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Wednesday, October 31, 2012


Of the five stages of grief, I spent the least amount of time in denial. By nature, I'm very much a realist, which is a good thing; when faced with a challenge, I scream and kick and insist that it isn't happening. But then I dust myself off and spring into action. I'm also an overthinker, overanalyzer, and researcher; all good traits unto themselves, but unfortunately I also tend to obsess and engage in fatalistic thinking. In plain English, I jump to the worst case scenario immediately. Positivity is not my strong suit and I'm a pessimist by nature. It's a defense mechanism my mind employs so that I don't have false hopes and make false promises. It's an inborn trait, embellished by my upbringing and made worse by my long journey through infertility. Because I couldn't bear disappointment, I consistently conditioned myself to expect the worst so I wouldn't be let down. This continued when I became a mother and when this whole business started. It has taken several years of hard work to stop jumping to negative conclusions all the time; but 2 1/2 years ago it was my instant go-to place.

When Dovi was given the dreaded diagnosis of PDD-NOS, I immediately took a short sojourn in Egypt, in The Nile to be precise. He was so tired during the evaluations; he wasn't at his best. I've just been neglecting him; I should spend more time with him. I just need to learn how to play with him properly. It's just a passing phase; he'll get better really soon with the right therapy. Evaluators make really harsh diagnoses so the child can get the services he needs. It's really nothing more than a label. Look how quickly Chaim outgrew his symptoms. Dovi will just have a few months of therapy and he'll be mainstreamed by the time he's 3 and belongs in preschool.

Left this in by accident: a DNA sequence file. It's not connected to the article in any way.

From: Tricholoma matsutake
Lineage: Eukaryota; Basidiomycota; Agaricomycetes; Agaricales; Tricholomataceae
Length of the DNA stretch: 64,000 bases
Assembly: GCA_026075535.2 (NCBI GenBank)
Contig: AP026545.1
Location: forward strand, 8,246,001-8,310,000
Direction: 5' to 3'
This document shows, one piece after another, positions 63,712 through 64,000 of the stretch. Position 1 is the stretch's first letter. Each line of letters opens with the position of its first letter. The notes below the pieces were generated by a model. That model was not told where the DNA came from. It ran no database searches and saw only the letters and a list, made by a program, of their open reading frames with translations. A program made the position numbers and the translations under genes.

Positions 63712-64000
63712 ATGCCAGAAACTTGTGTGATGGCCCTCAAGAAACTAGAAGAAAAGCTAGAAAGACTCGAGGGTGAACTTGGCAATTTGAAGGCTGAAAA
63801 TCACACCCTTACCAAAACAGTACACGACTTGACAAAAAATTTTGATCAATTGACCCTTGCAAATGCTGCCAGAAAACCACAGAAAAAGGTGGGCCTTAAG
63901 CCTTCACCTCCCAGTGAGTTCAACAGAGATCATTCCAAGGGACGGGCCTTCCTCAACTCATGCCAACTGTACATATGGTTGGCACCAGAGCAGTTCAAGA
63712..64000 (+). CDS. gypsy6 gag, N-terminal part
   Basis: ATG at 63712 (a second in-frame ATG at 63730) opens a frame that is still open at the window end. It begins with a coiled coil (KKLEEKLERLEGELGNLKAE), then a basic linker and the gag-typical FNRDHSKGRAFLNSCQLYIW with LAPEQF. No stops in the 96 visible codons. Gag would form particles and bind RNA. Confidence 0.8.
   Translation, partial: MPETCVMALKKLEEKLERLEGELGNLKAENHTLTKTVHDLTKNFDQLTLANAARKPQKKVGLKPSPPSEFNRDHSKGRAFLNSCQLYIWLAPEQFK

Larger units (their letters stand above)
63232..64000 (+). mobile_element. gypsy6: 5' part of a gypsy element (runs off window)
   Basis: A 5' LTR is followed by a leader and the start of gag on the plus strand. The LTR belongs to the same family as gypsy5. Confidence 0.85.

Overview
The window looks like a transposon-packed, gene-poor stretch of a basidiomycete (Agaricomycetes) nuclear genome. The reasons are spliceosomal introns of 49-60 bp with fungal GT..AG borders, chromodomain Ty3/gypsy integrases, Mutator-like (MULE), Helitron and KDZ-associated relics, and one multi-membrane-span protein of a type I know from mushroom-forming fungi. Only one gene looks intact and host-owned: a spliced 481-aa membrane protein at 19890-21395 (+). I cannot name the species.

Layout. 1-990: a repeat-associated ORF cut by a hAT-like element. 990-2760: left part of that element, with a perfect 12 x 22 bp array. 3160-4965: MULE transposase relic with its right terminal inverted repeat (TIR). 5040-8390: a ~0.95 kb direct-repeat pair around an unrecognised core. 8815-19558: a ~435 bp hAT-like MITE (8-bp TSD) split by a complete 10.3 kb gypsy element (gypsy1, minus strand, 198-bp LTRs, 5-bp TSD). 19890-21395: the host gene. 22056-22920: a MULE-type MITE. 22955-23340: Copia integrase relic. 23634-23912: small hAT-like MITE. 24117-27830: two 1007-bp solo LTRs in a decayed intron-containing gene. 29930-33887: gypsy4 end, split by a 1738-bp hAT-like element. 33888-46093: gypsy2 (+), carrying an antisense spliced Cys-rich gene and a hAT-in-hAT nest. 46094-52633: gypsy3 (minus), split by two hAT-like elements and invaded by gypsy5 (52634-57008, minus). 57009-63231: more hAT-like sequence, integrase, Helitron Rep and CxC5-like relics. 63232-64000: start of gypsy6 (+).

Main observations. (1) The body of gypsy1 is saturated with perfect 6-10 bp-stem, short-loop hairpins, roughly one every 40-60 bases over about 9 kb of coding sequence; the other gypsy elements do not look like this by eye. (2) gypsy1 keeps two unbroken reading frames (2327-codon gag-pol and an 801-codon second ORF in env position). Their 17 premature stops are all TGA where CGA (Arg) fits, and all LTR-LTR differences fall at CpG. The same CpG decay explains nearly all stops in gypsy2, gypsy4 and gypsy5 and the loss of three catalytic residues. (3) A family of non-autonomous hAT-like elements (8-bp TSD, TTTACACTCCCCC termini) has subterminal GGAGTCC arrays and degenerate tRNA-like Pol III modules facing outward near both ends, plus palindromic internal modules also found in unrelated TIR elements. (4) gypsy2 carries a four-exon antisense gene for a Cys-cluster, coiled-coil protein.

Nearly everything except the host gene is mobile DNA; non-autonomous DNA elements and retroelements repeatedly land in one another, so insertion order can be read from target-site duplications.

I was jolted back to reality as soon as Dovi started therapy for real. It was clear to me that had a very tough uphill battle to 'catch up' with his peers. And as the months went by and there was virtually no progress, The Nile began to recede in the distance, growing smaller and small by the day. As time passed and more and more unreachable milestones evaded us, the river parted for me and I slowly descended into the depths of the Stormy Sea. This was going to be a long-term situation. This as life-long, and life-changing. As his third birthday loomed large and he was not toilet-trained, not saying a single word, and not heading to preschool like his little neighbors, I transitioned quietly from Team This-Is-Gonna-Go-Away-Soon to Team Helloooooo-My-Kid-Is-Autistic.

When I was still knee deep in The Nile, it made sense to keep it a secret.  After all, if he was going to outgrow this by his third birthday, there was no sense in having the entire world know that he was labeled with ASD. People would remember this, after all, when he would be old enough to get married. So I didn't tell people. I was going through a terrible time; I was in the throes of Anger (Stage 2) and Depression (Stage 3), and tried to put on a brave front.